Feasibility study for rework minimization.
Tiang, Yu An.
Date of Issue2009
School of Mechanical and Aerospace Engineering
Singapore Institute of Manufacturing Technology (SIMTech), Hamworthy Pte. Ltd.
Sand casting is one of the oldest and most prevalent manufacturing methods for producing large and complex metal products today. However, this production method is notorious for its high defect and rework rates. Casting defects can cause serious detriments to the product’s mechanical properties, cosmetic appearance, manufacturing cost and can potentially cause complete service failure. In this study, the defects of C2G100HB marine pump were investigated. Because of the nature of this product, defects cause the pump to leak and rendered the pump useless unless repaired. The rework rate for an eight piece production run of the pump stands at 43.71 hours (or 5.40hrs/piece), an exceptionally high figure by any standards. The primary aim of this study is to reduce this rework figure. This study utilized finite difference modelling (FDM) software - MagmaSoft®, to predict and prevent potential defective sites. The use of this simulation tool enabled a robust, systematic and cost effective way to improve casting quality. The top half of the casting (with respect to casting orientation) was found to exhibit the most severe porosities problem. Numerous porosity sites – mainly in the pump leg to body intersections, were also found. These simulation results were tally with foundry rework statistics and were established to be largely accurate. Metallographic analyses were also carried out and ascertained “oxide films” and “design related shrinkages” as the root cause to porosities. Defect rate for three (out of five) sectors shown improvements. Defects also occurred at regions that were easier to access and repair. On the whole, defect rate went down by 7%. The rework hours after design modifications increased marginally by 0.37%. With the presence of process variability, it may take a few more casting batches before rework hours can be accurately determined. These variations include but not limited to; melt quality, worker’s fatigue, machining sequence and inconsistent reporting and classification of defects.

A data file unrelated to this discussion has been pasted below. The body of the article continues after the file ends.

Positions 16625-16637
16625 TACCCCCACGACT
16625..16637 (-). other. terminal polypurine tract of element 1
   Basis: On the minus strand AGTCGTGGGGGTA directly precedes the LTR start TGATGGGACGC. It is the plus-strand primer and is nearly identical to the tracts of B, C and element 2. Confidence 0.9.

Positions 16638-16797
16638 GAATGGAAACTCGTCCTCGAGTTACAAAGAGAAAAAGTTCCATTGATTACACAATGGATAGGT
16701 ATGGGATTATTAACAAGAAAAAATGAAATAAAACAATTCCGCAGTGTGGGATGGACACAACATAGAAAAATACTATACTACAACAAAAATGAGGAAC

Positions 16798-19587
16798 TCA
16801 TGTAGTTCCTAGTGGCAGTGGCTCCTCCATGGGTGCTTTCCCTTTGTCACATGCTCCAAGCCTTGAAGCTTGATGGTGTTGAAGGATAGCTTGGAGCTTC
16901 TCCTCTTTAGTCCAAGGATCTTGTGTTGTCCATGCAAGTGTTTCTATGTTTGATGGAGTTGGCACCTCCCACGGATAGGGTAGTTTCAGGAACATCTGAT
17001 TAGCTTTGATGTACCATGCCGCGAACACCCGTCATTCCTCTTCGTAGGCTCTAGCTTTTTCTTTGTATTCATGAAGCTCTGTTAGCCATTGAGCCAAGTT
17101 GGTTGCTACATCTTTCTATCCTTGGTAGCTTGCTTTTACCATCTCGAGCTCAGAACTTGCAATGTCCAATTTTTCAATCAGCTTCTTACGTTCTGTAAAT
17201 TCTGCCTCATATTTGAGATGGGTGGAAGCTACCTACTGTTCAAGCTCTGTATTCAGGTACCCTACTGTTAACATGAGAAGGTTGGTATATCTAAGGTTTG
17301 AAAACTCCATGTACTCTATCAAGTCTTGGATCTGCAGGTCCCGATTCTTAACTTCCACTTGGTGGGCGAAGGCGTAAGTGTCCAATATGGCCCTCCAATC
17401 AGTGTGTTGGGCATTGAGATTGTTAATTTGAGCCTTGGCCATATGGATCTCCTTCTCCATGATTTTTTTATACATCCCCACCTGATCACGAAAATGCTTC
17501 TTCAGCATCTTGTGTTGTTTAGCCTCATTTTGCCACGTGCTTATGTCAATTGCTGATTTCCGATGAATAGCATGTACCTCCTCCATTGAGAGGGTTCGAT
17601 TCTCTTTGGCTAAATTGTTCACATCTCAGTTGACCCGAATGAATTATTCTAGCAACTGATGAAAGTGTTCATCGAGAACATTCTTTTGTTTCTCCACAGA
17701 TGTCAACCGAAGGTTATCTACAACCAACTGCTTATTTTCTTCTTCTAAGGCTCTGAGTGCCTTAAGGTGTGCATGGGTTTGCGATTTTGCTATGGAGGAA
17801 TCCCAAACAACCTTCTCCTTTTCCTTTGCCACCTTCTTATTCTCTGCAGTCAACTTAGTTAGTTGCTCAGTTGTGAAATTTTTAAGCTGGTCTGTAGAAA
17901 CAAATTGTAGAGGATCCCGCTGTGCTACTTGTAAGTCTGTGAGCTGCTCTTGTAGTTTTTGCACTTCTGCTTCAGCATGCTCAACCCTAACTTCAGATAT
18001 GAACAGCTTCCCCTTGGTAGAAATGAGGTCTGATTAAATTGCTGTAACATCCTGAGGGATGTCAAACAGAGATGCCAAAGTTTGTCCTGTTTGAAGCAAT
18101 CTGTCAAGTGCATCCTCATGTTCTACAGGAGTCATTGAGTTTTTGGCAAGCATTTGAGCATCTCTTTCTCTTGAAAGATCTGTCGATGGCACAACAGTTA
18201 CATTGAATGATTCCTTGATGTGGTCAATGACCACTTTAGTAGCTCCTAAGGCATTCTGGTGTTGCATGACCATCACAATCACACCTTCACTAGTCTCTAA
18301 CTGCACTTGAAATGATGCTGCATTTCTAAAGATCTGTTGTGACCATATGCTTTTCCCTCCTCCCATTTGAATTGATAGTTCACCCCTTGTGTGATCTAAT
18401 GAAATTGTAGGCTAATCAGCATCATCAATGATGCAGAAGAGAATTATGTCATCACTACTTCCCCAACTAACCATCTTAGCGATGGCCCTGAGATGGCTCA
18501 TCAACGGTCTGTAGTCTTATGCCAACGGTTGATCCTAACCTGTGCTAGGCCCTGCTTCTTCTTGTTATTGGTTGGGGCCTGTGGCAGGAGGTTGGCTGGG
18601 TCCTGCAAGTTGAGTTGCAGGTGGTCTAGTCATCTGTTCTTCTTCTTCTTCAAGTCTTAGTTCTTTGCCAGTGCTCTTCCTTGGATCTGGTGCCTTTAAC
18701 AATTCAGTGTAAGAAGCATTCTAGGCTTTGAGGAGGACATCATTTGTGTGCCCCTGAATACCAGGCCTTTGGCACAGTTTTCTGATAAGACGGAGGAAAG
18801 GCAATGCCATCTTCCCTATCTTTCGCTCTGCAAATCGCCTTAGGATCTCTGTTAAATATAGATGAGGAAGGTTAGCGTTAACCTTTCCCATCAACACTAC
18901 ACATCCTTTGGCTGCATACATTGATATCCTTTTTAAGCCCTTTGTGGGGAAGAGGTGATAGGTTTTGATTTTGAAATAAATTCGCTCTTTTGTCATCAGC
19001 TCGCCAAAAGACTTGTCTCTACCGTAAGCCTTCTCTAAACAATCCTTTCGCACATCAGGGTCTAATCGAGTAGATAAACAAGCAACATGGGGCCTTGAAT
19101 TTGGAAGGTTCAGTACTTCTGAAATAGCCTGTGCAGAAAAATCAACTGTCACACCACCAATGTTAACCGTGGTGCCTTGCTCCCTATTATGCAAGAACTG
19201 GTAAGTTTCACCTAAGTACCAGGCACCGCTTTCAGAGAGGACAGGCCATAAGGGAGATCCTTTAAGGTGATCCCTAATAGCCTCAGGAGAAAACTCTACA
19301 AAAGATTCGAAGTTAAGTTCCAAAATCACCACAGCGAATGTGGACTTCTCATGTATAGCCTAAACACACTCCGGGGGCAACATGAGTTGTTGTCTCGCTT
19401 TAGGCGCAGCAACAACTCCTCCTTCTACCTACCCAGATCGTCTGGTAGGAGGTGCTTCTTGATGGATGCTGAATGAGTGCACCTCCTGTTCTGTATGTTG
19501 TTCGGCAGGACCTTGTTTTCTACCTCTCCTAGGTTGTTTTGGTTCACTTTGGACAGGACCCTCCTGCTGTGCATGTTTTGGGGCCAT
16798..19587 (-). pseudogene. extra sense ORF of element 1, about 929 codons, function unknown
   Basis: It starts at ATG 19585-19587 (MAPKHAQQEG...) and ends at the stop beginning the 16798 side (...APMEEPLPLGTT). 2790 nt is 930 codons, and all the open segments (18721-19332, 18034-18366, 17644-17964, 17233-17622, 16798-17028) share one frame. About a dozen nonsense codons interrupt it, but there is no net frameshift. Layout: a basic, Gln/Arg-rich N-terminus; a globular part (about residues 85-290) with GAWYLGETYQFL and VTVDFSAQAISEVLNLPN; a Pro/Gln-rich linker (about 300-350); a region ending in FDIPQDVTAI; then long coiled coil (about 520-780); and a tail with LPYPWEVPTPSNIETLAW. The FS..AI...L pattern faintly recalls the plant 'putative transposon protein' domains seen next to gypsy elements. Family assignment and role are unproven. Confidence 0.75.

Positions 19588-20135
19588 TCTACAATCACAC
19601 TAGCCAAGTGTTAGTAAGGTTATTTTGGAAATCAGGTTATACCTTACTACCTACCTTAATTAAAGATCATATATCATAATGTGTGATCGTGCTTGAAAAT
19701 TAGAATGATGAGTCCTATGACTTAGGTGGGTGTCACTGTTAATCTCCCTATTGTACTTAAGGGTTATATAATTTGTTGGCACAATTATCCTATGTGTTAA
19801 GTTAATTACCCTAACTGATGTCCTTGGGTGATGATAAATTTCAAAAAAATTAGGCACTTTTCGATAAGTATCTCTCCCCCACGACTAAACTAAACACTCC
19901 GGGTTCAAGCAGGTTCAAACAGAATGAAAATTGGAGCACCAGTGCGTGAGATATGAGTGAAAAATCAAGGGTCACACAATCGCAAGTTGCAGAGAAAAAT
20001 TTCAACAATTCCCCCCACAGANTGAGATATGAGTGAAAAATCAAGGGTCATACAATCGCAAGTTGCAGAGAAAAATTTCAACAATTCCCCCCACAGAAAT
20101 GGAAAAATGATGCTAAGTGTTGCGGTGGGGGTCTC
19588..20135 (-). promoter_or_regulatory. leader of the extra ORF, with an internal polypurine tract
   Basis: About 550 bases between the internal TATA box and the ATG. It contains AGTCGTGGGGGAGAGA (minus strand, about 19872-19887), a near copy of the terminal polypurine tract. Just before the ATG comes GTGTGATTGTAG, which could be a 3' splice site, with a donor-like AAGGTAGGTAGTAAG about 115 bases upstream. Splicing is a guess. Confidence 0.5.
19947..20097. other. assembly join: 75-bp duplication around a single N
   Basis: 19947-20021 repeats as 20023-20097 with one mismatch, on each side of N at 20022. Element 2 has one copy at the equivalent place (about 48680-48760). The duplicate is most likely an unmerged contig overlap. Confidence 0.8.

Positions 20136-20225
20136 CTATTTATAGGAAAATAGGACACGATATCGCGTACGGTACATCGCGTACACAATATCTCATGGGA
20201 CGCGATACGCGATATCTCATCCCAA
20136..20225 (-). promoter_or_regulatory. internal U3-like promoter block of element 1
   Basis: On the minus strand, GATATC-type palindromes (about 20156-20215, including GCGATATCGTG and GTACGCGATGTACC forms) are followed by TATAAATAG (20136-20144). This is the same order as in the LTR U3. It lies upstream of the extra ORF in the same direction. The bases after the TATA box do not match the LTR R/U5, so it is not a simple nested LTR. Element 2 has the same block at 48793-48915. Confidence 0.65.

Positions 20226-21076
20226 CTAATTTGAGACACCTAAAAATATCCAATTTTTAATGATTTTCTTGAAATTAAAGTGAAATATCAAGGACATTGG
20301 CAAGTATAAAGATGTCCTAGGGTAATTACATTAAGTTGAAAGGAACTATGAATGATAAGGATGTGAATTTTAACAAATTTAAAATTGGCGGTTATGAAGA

Final Year Project (FYP)
Nanyang Technological University